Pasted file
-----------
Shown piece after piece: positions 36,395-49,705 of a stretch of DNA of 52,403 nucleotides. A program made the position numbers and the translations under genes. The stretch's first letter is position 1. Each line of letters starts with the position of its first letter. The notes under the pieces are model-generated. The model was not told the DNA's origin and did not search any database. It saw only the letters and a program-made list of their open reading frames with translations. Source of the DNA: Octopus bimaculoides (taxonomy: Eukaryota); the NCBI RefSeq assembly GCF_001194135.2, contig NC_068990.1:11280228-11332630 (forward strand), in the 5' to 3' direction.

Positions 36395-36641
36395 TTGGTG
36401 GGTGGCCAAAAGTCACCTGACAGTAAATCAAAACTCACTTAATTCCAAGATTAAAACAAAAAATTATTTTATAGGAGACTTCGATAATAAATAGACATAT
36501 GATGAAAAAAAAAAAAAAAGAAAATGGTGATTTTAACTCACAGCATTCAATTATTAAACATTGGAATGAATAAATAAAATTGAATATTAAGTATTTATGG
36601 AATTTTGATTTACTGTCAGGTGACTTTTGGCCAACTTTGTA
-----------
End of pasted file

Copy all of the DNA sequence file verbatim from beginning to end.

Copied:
Shown piece after piece: positions 36,395-49,705 of a stretch of DNA of 52,403 nucleotides. A program made the position numbers and the translations under genes. The stretch's first letter is position 1. Each line of letters starts with the position of its first letter. The notes under the pieces are model-generated. The model was not told the DNA's origin and did not search any database. It saw only the letters and a program-made list of their open reading frames with translations. Source of the DNA: Octopus bimaculoides (taxonomy: Eukaryota); the NCBI RefSeq assembly GCF_001194135.2, contig NC_068990.1:11280228-11332630 (forward strand), in the 5' to 3' direction.

Positions 36395-36641
36395 TTGGTG
36401 GGTGGCCAAAAGTCACCTGACAGTAAATCAAAACTCACTTAATTCCAAGATTAAAACAAAAAATTATTTTATAGGAGACTTCGATAATAAATAGACATAT
36501 GATGAAAAAAAAAAAAAAAGAAAATGGTGATTTTAACTCACAGCATTCAATTATTAAACATTGGAATGAATAAATAAAATTGAATATTAAGTATTTATGG
36601 AATTTTGATTTACTGTCAGGTGACTTTTGGCCAACTTTGTA